The mayor of Orihuela accuses new council of imposing the Valenciano dialect


The mayor of Orihuela, Emilio Bascuñana (PP), has warned during the day of the Valencian Community that he will not stand for Valenciano being imposed upon his community by the newly elected regional government, stating that choices must be given, instead, to students and opportunities to expand their knowledge, rather than imposing upon them the requirement to learn a language that is not even used in the street in his community. 

He added that the utmost respect should be given to Castellano as the official language of the country and that he did not want to see people discriminated against because they did not speak Valenciano, which includes the majority of Spaniards and foreigners, who are not likely to learn a minority language unheard of outside the province.

The mayor said; “it is the duty and responsibility of regional governments to serve all the municipalities of the community alike, without distinction whatsoever,” and recognised that in Orihuela “we feel discriminated against, so it is necessary to correct this situation.”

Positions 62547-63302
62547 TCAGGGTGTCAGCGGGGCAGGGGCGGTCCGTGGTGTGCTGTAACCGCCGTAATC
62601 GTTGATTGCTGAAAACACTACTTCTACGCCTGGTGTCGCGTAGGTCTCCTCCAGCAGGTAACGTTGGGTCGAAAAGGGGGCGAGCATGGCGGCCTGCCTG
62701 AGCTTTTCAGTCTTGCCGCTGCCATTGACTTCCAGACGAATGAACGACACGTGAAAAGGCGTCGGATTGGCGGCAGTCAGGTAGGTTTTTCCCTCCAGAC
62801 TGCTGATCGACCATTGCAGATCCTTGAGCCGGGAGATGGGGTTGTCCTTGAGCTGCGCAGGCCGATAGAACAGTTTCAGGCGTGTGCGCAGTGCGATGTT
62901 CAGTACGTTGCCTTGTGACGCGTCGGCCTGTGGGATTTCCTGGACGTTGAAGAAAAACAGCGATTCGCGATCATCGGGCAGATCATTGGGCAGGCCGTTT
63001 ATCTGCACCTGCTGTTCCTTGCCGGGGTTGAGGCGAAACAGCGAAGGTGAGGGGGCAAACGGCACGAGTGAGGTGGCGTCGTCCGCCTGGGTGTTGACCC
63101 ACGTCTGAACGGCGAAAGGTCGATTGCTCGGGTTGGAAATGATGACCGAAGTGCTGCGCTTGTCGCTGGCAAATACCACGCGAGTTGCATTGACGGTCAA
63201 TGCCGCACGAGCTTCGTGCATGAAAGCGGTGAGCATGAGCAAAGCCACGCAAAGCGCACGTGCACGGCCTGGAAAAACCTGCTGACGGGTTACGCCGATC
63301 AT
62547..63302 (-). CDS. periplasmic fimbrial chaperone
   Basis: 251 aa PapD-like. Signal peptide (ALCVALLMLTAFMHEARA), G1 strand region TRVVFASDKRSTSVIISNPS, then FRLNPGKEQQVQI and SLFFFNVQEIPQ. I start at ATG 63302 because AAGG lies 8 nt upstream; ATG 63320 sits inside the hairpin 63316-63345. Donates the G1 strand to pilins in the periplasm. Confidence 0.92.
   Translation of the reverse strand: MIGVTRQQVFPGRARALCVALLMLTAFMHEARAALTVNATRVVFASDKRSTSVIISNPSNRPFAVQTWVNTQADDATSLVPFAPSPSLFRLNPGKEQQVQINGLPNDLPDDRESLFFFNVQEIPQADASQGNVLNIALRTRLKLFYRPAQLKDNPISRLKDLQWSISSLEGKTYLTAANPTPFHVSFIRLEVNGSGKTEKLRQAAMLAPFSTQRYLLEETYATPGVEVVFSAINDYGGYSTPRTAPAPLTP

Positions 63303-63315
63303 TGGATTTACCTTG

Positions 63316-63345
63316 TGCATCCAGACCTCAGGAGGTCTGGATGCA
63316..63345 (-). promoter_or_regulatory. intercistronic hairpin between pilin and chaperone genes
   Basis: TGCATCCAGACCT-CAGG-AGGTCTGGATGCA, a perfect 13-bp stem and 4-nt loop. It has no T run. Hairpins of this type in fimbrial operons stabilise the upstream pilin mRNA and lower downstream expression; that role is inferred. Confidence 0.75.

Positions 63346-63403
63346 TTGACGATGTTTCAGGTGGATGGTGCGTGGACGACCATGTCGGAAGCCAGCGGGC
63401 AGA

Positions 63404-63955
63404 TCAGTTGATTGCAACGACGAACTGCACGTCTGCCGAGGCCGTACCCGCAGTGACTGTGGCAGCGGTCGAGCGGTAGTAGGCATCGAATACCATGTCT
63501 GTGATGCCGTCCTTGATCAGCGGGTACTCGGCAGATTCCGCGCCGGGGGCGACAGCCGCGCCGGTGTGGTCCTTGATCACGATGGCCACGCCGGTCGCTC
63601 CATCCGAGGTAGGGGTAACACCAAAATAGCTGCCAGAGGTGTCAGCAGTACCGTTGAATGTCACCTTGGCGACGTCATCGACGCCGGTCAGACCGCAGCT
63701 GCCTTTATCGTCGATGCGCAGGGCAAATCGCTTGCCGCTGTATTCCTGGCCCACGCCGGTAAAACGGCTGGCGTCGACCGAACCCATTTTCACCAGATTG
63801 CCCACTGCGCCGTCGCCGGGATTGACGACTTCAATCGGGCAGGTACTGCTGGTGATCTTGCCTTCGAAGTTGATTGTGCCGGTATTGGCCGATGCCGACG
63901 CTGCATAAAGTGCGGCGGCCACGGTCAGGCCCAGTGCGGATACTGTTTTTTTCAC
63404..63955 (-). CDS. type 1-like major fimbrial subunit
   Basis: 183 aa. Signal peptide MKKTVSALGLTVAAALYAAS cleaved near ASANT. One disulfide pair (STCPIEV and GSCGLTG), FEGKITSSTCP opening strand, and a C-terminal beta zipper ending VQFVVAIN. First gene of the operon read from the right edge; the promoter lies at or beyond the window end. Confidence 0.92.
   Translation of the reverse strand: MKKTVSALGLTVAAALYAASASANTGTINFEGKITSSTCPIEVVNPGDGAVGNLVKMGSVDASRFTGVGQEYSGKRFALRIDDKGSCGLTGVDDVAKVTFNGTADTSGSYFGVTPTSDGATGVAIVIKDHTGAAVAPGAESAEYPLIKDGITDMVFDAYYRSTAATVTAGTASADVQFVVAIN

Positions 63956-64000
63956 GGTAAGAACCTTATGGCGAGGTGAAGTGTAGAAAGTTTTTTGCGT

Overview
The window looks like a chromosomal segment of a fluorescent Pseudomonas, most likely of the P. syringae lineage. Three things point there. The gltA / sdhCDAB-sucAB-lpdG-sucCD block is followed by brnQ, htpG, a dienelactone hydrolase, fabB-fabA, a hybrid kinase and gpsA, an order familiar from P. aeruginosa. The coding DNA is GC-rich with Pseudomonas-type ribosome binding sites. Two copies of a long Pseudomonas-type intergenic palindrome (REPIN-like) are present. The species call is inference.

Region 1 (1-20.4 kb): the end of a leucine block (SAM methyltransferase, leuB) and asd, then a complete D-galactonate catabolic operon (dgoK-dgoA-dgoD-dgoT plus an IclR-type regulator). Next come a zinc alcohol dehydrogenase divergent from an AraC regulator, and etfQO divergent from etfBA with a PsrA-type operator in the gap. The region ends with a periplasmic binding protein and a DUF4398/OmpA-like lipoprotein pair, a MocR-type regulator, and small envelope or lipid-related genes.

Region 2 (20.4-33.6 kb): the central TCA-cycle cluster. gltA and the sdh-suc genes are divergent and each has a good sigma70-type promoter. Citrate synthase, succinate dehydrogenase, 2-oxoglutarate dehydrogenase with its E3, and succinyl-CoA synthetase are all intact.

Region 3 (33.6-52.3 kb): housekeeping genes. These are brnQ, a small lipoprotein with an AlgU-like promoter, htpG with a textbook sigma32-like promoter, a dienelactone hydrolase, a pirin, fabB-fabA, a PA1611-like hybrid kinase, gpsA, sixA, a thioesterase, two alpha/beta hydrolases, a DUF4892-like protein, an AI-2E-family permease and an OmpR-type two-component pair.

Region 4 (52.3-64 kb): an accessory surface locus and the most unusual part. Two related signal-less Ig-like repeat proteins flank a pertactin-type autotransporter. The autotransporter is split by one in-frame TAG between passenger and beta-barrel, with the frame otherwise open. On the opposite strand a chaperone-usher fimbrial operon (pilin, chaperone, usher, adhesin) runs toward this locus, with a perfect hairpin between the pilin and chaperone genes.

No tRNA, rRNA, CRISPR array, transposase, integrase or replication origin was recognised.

In Torrevieja, the Popular Party questioned the gesture of the first Deputy Mayor, Pablo Samper, who wore Catalan flag on his lapel during the act of the Day of the Community; something that shows support for the independence movement that is causing big problems in the neighbouring province of Cataluña, where the regional language, Catalan, is the language that must be taught in schools.

After the recent regional elections, many of the newly elected parties, such as Compromis, have been pushing for stronger usage of Valenciano, something that is seen as following in the footsteps of Cataluña. There are already many schools that require students to learn in Valenciano, which is often criticised as uncompetitive, with many wanting to see foreign languages such as English introduced and Castellano used as the main language instead. 

It is estimated that well below half the population throughout the province actually speak Valenciano and it is not spoken anywhere else in Spain, including very rarely in the province’s capital, Valencia City and Alicante, while the official language, Castellano, is the world’s third-largest spoken language, behind Mandarin and English.

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